And on this day Queen’s Inn was preparing for a feast. A feast in memory of one of its more distinguished sons, one Theophilus Grattan Whitelock, one-time bencher, or senior member, of Queen’s, a man twice passed over for the post of Lord Chancellor, a distinguished judge who sentenced so many people to be transported to the colonies that the cynics said he should have a ship on the route named after him. HMS Whitelock, direct to Botany Bay. He had been born, the man Whitelock, on this day, 28th February, so he missed a leap year birthday by a single day. The feast he endowed in his memory took place on this day, irrespective of which day of the week the 28th happened to fall on. Whitelock had consulted three expert legal draftsmen before finalizing the clause which stipulated that if, at any point in the future, carping clergymen or interfering bishops should prevent his feast taking place on the Sabbath, then the bequest would be cancelled in perpetuity. So generous was the bequest and so splendid the food and wine the Inn was able to provide that the members of Queen’s Inn would have defied the Archbishop of Canterbury or the Cardinal Archbishop of Westminster, or both, if they dared to protest.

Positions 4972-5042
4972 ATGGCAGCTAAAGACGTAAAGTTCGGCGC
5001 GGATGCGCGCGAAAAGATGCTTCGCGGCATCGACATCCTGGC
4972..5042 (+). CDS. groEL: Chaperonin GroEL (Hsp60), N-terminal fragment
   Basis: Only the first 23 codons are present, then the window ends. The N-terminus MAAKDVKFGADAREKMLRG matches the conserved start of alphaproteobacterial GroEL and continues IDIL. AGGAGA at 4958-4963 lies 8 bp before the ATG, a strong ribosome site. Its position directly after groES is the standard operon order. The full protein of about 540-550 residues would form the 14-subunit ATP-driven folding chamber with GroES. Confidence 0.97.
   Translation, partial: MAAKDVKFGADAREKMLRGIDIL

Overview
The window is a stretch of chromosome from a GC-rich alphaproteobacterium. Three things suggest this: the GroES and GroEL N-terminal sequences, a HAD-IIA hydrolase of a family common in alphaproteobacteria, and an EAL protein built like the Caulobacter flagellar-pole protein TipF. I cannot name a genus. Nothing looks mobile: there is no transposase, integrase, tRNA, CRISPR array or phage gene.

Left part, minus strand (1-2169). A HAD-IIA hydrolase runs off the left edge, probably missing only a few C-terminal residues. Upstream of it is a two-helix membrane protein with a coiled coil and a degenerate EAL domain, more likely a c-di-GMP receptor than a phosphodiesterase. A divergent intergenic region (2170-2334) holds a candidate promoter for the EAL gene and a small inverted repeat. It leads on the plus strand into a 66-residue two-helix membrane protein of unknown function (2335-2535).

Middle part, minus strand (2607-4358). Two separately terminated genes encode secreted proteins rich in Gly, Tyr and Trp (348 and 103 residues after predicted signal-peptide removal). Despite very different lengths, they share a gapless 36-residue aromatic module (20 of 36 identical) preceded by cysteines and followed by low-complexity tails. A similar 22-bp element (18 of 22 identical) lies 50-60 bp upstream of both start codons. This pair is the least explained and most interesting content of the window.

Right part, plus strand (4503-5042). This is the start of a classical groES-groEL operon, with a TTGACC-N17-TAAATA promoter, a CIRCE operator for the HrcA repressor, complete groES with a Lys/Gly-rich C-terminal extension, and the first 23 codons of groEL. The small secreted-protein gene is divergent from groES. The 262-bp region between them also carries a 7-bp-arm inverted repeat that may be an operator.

Even as early as midday the preparations were well under way. Queen’s had been blessed for many years with a Senior Steward known to all and sundry as Joseph. Few, if any, knew his surname. Some of the younger students claimed Joseph himself had forgotten it. But he had a genius for efficient organization and over the years had developed a remarkable system of alliances and understandings with some of London’s finest grocers and butchers and wine merchants so that he could always command the best at very modest prices. Cynics, and what community of lawyers does not have a good supply of those, claimed that the whole edifice was based on back-handers and would, one day, collapse to general disgrace and a long prison sentence for Joseph. Or, the most cynical would add at this point, transportation for him in memory of Theophilus Grattan Whitelock. One more for Botany Bay. Direct.